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(Reg)ulation of hematopoietic lineage fates [Comment]

Sreejit, Gopalkrishna; Park, Christopher Y
PMID: 38236614
ISSN: 1528-0020
CID: 5626682

The Effect of Diet Composition on the Post-operative Outcomes of Roux-en-Y Gastric Bypass in Mice

Stevenson, Matthew; Srivastava, Ankita; Nacher, Maria; Hall, Christopher; Palaia, Thomas; Lee, Jenny; Zhao, Chaohui Lisa; Lau, Raymond; Ali, Mohamed A.E.; Park, Christopher Y.; Schlamp, Florencia; Heffron, Sean P.; Fisher, Edward A.; Brathwaite, Collin; Ragolia, Louis
Purpose: Roux-en-Y gastric bypass (RYGB) leads to the improvement of many obesity-associated conditions. The degree to which post-operative macronutrient composition contributes to metabolic improvement after RYGB is understudied. Methods: A mouse model of RYGB was used to examine the effects of diet on the post-operative outcomes of RYGB. Obese mice underwent either Sham or RYGB surgery and were administered either chow or HFD and then monitored for an additional 8 weeks. Results: After RYGB, reductions to body weight, fat mass, and lean mass were similar regardless of diet. RYGB and HFD were independently detrimental to bone mineral density and plasma vitamin D levels. Independent of surgery, HFD accelerated hematopoietic stem and progenitor cell proliferation and differentiation and exhibited greater myeloid lineage commitment. Independent of diet, systemic iron deficiency was present after RYGB. In both Sham and RYGB groups, HFD increased energy expenditure. RYGB increased fecal energy loss, and HFD after RYGB increased fecal lipid content. RYGB lowered fasting glucose and liver glycogen levels but HFD had an opposing effect. Indices of insulin sensitivity improved independent of diet. HFD impaired improvements to dyslipidemia, NAFLD, and fibrosis. Conclusion: Post-operative diet plays a significant role in determining the degree to which RYGB reverses obesity-induced metabolic abnormalities such as hyperglycemia, dyslipidemia, and NAFLD. Diet composition may be targeted in order to assist in the treatment of post-RYGB bone mineral density loss and vitamin D deficiency as well as to reverse myeloid lineage commitment. HFD after RYGB continues to pose a significant multidimensional health risk. Graphical Abstract: [Figure not available: see fulltext.].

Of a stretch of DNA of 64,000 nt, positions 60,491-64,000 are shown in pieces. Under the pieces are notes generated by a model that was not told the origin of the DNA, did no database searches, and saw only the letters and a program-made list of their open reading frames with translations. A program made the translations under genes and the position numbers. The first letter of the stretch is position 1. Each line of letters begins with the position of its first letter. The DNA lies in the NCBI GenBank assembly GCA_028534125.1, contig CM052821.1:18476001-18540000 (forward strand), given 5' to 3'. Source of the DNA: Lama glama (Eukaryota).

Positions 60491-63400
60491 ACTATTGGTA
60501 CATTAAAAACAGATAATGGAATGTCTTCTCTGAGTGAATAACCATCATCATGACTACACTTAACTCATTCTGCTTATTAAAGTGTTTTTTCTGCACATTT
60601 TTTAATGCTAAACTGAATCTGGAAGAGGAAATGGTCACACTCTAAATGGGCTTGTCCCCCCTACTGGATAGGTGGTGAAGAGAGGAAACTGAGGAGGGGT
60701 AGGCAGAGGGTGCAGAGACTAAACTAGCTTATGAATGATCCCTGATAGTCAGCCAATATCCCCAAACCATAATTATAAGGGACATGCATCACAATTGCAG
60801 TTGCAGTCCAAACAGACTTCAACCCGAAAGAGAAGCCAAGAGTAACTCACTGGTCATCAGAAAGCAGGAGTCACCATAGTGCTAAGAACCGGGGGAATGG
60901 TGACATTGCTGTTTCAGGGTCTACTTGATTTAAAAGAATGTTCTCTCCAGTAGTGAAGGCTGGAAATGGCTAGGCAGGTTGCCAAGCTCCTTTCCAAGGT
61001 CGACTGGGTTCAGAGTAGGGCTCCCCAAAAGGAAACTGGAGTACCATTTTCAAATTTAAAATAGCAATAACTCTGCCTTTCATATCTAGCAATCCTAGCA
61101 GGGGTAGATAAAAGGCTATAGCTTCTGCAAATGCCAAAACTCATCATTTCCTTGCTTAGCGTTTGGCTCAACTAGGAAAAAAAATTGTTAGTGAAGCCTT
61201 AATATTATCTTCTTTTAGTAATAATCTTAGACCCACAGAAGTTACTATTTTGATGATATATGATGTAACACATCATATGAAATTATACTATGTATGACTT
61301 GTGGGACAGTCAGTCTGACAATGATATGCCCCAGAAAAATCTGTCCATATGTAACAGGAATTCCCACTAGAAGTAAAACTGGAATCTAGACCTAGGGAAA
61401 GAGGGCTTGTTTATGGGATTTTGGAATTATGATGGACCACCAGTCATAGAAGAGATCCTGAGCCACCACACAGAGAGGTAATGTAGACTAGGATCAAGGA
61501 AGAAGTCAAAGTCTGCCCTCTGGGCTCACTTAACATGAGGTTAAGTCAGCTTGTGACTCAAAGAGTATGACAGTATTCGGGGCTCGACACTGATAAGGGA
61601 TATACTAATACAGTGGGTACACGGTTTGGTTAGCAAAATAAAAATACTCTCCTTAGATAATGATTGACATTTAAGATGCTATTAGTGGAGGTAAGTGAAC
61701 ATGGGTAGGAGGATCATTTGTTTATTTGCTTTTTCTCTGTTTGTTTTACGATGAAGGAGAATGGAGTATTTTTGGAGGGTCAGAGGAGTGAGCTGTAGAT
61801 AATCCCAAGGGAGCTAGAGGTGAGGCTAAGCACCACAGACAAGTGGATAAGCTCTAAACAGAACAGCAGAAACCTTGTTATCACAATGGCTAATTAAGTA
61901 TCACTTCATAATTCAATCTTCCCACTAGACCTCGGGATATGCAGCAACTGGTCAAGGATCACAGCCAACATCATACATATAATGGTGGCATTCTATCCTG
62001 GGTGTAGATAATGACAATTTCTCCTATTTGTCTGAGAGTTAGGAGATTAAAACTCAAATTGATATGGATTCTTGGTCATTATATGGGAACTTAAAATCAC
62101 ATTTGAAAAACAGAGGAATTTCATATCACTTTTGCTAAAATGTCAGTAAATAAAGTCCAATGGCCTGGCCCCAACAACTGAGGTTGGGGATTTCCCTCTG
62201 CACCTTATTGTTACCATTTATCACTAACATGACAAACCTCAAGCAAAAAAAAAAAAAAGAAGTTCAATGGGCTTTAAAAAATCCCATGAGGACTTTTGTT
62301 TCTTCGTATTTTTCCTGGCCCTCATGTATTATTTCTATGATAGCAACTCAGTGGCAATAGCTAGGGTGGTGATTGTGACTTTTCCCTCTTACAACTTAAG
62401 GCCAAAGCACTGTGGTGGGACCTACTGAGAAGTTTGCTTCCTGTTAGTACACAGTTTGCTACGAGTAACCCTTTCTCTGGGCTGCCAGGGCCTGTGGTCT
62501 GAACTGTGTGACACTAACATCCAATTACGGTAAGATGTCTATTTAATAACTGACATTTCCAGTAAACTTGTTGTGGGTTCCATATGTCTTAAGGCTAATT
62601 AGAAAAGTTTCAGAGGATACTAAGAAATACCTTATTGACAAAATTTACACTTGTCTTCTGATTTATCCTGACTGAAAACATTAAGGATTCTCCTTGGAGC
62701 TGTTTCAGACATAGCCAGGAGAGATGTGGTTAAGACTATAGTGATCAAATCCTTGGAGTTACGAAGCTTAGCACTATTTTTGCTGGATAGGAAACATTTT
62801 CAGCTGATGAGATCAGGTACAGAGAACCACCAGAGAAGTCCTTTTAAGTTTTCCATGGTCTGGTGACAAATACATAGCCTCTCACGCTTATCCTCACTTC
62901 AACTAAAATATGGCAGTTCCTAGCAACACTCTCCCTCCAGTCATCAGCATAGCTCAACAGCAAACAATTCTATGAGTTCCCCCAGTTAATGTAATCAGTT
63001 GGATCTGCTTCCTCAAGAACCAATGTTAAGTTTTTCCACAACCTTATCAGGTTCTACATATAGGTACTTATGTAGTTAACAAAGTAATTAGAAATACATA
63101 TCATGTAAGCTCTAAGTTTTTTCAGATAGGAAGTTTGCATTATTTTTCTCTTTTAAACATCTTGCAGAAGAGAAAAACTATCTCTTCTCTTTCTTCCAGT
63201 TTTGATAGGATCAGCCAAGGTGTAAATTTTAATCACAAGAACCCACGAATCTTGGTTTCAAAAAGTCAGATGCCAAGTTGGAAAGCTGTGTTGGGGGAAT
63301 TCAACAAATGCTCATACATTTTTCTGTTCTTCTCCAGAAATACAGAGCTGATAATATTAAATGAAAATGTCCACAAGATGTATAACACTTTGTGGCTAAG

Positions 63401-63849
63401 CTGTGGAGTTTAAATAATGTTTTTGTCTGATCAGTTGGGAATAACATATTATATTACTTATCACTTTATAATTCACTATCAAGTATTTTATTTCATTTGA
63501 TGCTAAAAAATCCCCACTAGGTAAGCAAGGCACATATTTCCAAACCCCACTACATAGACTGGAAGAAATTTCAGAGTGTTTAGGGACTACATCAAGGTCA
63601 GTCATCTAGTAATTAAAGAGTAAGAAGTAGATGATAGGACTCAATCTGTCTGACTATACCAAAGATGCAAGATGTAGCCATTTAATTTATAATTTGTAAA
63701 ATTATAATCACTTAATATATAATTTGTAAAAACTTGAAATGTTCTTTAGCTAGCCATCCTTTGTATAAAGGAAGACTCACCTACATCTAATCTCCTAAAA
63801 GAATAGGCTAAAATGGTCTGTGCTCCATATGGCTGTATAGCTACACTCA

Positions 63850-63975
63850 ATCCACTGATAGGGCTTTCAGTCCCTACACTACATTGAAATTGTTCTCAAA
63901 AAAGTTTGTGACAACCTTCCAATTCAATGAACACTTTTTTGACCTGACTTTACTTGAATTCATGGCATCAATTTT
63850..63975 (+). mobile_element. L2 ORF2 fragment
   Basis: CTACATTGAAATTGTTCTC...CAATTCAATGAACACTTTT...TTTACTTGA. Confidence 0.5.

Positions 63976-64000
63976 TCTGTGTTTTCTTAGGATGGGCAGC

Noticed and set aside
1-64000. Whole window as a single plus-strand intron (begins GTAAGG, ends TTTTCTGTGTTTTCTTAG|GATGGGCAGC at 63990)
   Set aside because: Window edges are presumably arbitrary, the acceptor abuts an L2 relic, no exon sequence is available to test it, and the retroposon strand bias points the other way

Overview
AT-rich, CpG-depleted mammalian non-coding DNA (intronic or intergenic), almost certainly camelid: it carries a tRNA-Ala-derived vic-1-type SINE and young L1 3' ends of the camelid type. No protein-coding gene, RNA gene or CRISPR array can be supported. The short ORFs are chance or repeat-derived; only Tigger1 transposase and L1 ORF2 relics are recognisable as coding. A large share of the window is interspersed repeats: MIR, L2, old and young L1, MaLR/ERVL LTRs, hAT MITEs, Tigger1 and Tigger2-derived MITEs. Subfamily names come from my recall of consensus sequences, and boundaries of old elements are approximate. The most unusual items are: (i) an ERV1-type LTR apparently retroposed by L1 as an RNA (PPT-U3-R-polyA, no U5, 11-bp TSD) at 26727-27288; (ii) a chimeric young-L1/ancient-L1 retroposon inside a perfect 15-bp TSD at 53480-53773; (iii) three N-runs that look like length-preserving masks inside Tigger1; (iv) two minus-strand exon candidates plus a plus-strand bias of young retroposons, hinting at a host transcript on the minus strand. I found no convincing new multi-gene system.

ISSN: 0960-8923
CID: 5630102

Correction: The Effect of Diet Composition on the Post-operative Outcomes of Roux-en-Y Gastric Bypass in Mice (Obesity Surgery, (2024), 10.1007/s11695-023-07052-w)

Stevenson, Matthew; Srivastava, Ankita; Nacher, Maria; Hall, Christopher; Palaia, Thomas; Lee, Jenny; Zhao, Chaohui Lisa; Lau, Raymond; Ali, Mohamed A.E.; Park, Christopher Y.; Schlamp, Florencia; Heffron, Sean P.; Fisher, Edward A.; Brathwaite, Collin; Ragolia, Louis
The original article has been corrected to replace the Electronic Supplemental Material.
ISSN: 0960-8923
CID: 5629732

The expression profile and tumorigenic mechanisms of CD97 (ADGRE5) in glioblastoma render it a targetable vulnerability

Ravn-Boess, Niklas; Roy, Nainita; Hattori, Takamitsu; Bready, Devin; Donaldson, Hayley; Lawson, Christopher; Lapierre, Cathryn; Korman, Aryeh; Rodrick, Tori; Liu, Enze; Frenster, Joshua D; Stephan, Gabriele; Wilcox, Jordan; Corrado, Alexis D; Cai, Julia; Ronnen, Rebecca; Wang, Shuai; Haddock, Sara; Sabio Ortiz, Jonathan; Mishkit, Orin; Khodadadi-Jamayran, Alireza; Tsirigos, Aris; Fenyö, David; Zagzag, David; Drube, Julia; Hoffmann, Carsten; Perna, Fabiana; Jones, Drew R; Possemato, Richard; Koide, Akiko; Koide, Shohei; Park, Christopher Y; Placantonakis, Dimitris G